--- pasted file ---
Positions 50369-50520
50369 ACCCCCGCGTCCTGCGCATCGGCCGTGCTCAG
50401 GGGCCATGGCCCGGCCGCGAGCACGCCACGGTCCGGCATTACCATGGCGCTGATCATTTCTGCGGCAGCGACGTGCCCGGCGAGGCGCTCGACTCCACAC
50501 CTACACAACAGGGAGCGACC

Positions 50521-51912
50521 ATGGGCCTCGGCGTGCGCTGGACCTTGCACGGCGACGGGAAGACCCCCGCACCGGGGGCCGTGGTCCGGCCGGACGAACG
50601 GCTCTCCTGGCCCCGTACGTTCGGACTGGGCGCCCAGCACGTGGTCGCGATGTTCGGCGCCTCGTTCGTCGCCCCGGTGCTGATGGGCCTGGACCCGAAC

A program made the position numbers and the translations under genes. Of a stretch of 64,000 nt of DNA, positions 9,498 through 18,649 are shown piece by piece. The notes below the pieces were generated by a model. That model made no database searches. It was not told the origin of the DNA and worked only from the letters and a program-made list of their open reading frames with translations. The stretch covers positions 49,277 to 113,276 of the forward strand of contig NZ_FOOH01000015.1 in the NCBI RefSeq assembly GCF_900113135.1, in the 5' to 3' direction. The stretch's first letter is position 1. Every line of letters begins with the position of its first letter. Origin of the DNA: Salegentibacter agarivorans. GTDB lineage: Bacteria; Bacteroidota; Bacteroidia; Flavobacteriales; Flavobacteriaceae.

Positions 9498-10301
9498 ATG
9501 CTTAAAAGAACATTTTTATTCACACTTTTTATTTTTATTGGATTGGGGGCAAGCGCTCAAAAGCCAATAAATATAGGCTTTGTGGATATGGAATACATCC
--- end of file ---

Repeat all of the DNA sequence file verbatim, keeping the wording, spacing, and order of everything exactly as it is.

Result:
Positions 50369-50520
50369 ACCCCCGCGTCCTGCGCATCGGCCGTGCTCAG
50401 GGGCCATGGCCCGGCCGCGAGCACGCCACGGTCCGGCATTACCATGGCGCTGATCATTTCTGCGGCAGCGACGTGCCCGGCGAGGCGCTCGACTCCACAC
50501 CTACACAACAGGGAGCGACC

Positions 50521-51912
50521 ATGGGCCTCGGCGTGCGCTGGACCTTGCACGGCGACGGGAAGACCCCCGCACCGGGGGCCGTGGTCCGGCCGGACGAACG
50601 GCTCTCCTGGCCCCGTACGTTCGGACTGGGCGCCCAGCACGTGGTCGCGATGTTCGGCGCCTCGTTCGTCGCCCCGGTGCTGATGGGCCTGGACCCGAAC

A program made the position numbers and the translations under genes. Of a stretch of 64,000 nt of DNA, positions 9,498 through 18,649 are shown piece by piece. The notes below the pieces were generated by a model. That model made no database searches. It was not told the origin of the DNA and worked only from the letters and a program-made list of their open reading frames with translations. The stretch covers positions 49,277 to 113,276 of the forward strand of contig NZ_FOOH01000015.1 in the NCBI RefSeq assembly GCF_900113135.1, in the 5' to 3' direction. The stretch's first letter is position 1. Every line of letters begins with the position of its first letter. Origin of the DNA: Salegentibacter agarivorans. GTDB lineage: Bacteria; Bacteroidota; Bacteroidia; Flavobacteriales; Flavobacteriaceae.

Positions 9498-10301
9498 ATG
9501 CTTAAAAGAACATTTTTATTCACACTTTTTATTTTTATTGGATTGGGGGCAAGCGCTCAAAAGCCAATAAATATAGGCTTTGTGGATATGGAATACATCC